Opiate addiction is associated with complex cognitive impairment, which contributes to the development of compulsive drug use and relapses. Dopamine and N-methyl-D-aspartate (NMDA) receptors play critical roles in opiate-induced cognitive deficits. However, the roles of D1 and D3 receptors in the NMDA/glycineB receptor-regulated cognitive behaviors induced by morphine remain unknown.


The 5-choice serial reaction time task (5-CSRTT) was used to investigate the cognitive profiles associated with repeated morphine administration in D1 (D1-/-)- and D3 (D3-/-)-receptor knockout mice. The expression of phosphorylated NR1, CaMKII and CREB in the brain was examined by Western blotting. D1-/- and D3-/- mice were treated with the NMDA/glycineB site agonist ACPC and the antagonist L-701,324 to chronically disrupt NMDA receptor function and to investigate their effects on morphine-induced cognitive changes.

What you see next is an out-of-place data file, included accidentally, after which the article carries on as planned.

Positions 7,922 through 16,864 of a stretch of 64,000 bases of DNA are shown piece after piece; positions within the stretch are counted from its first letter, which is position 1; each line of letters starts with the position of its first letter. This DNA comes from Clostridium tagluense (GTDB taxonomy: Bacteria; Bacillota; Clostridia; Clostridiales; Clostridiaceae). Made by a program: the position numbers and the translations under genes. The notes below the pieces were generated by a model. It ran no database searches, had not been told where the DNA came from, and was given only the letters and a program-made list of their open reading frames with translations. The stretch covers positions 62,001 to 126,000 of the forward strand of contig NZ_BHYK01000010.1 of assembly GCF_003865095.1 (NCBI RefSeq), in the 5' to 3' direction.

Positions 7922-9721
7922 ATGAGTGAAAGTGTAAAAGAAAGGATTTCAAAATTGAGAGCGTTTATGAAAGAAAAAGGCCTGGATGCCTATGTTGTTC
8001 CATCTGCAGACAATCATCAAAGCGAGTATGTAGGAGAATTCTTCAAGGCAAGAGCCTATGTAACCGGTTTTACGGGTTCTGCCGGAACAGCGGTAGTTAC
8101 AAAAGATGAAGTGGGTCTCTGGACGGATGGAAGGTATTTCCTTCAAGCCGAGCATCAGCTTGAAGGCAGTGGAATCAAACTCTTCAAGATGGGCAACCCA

Repeated morphine administration impaired attentional function and caused impulsive and compulsive behaviors. D1-/- mice exhibited hardly any premature nosepokes. D3-/- mice showed robustly increased morphine-induced impulsive behavior. The numbers of premature responses were decreased by L-701,324 administration and increased by ACPC administration; these effects were completely abolished in D1-/- mice due to their inability to perform reward-based tasks. In contrast, the inhibitory effects of L-701,324 on impulsive behavior were significantly augmented in D3-/- mice.


NMDA/glycineB site functions may contribute to morphine-induced cognitive deficits, especially those related to impulsive behavior. D1 and D3 receptors may have contrasting effects with respect to modulating impulsive behavior. D3 receptors have inhibitory effects on impulsive behaviors, and these effects are clearly mediated by NMDA/glycineB receptor and μ-opioid receptor interactions.

Author notes

Correspondence: Jianghua Lai, PhD. College of Forensic Science, Xi’an Jiaotong University, Xi’an, Shaanxi, 710061, China. E-mail: laijh1011@mail.xjtu.edu.cn Tel: 86-29-82655473; Fax: 86-29-8265511
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